By Riyaz ul Khaliq
ISTANBUL (AA) – Palau has joined a growing list of countries which have allowed foreigners to attain digital residency.
President Surangel Whipps Jr. signed into law a revised bill allowing non-citizens to become digital residents of Palau, according to daily Island Times.
Under the new law, a foreigner, without having to be a physical resident, can apply for a digital residency which “will allow the bearer to open digital accounts, apply for a certificate of legal name change, establish a physical mailing address, establish a digital phone number.”
“The digital residency ID is not equivalent to allowing digital residents to establish a business in Palau,” the law states.
Whipps said: “The new law offers a potential diversification of our economy which is urgently needed in light of the pandemic’s effects on tourism industry.”
“Being a first-mover provides us the advantage that people will know that it’s available, and we can tap into those markets that are out there that may need this service,” Whipps said after signing the bill into law.
However, Palau’s digital residency does not entitle the bearer to reside in Palau or obtain a driver’s license.
Whipps’ government aims to replicate the 2014 e-residency system of Estonia to “diversify its economy.” The system allows non-resident entrepreneurs from all over the world to start an EU-based company in Estonia and manage their business from anywhere, entirely online.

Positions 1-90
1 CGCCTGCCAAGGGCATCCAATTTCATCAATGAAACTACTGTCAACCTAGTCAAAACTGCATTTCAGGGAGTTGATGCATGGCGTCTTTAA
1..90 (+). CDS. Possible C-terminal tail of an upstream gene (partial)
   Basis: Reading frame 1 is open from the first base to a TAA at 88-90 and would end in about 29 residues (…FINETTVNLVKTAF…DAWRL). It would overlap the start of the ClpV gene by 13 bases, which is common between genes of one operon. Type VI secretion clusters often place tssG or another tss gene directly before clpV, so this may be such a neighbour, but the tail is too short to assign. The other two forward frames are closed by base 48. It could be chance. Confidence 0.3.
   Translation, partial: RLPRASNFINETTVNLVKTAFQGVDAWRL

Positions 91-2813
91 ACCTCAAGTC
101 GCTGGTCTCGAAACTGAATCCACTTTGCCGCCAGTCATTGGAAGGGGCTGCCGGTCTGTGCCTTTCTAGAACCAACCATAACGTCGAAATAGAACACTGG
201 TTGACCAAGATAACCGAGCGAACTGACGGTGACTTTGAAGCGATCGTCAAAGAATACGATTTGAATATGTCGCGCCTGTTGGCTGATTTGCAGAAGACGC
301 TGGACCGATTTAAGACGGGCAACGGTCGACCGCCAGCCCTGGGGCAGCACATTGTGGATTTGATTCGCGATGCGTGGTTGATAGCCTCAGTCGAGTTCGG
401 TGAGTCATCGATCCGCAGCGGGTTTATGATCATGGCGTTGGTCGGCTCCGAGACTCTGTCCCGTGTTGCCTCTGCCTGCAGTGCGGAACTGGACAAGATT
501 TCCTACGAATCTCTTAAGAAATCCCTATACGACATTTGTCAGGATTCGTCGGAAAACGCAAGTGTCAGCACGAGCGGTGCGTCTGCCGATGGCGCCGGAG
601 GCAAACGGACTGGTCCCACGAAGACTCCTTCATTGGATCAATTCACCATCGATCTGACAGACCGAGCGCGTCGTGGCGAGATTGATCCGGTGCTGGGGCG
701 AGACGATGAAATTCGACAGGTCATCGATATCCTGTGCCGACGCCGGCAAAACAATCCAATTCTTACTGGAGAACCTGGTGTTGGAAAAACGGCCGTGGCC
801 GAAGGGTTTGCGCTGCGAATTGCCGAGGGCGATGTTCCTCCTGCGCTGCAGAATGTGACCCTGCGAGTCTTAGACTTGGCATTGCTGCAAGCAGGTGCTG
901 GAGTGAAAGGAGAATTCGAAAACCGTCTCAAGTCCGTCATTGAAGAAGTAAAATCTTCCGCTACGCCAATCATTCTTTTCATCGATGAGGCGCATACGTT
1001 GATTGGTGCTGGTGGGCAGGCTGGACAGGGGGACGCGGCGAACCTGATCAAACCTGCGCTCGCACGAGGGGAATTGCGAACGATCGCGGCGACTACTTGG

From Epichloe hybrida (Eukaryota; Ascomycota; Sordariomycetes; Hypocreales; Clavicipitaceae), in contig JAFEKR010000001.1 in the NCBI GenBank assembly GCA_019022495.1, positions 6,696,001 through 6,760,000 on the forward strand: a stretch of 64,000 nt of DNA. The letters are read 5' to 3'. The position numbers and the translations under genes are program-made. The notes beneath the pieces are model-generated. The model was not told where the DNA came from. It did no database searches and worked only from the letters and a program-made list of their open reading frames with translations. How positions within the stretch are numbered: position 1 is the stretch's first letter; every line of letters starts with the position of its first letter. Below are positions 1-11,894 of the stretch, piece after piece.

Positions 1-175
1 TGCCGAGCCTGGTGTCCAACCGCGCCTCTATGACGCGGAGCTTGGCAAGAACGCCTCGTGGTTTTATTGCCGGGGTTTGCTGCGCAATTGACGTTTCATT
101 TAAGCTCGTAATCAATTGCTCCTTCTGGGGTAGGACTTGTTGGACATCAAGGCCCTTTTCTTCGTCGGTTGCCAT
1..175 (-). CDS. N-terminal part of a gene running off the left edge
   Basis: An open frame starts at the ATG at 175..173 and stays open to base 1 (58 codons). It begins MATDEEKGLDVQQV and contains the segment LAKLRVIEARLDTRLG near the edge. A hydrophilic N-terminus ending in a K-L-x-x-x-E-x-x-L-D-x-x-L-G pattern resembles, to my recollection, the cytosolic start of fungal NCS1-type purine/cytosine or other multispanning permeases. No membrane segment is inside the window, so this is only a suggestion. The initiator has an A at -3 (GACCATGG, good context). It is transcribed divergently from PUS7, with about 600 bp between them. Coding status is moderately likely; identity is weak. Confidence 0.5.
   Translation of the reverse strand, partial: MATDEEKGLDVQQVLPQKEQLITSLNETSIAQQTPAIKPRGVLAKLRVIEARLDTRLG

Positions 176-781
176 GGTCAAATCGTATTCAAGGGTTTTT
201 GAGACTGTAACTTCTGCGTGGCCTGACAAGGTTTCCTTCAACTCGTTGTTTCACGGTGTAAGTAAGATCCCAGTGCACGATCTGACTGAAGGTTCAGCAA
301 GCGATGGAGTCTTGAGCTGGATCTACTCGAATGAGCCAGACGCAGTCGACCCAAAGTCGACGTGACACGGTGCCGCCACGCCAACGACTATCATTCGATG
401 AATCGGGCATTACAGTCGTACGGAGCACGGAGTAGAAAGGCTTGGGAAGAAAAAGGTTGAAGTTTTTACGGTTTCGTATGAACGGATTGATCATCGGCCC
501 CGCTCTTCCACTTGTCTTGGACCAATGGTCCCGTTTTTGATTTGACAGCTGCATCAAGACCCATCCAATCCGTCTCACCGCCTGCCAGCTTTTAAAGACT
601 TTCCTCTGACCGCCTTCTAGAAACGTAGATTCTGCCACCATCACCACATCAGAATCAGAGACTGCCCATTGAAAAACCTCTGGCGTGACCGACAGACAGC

Georgia and Azerbaijan also offer similar kind of services to allow foreigner entrepreneurs, freelancers and digital nomads to establish and run location-independent business.
Palau last month moved to introduce digital residency for foreigners as “a way for businesses to use the country's physical location to transact business digitally.
The 13-member Senate of Palau held a second vote on the bill on Tuesday and passed it with 10 in favor and three opposing it.
Earlier, the bill was defeated over digital currency exchange clause after six senators voted against it while five others voted in favor of the bill. One senator abstained but it was counted as a “yes” vote under Senate rules.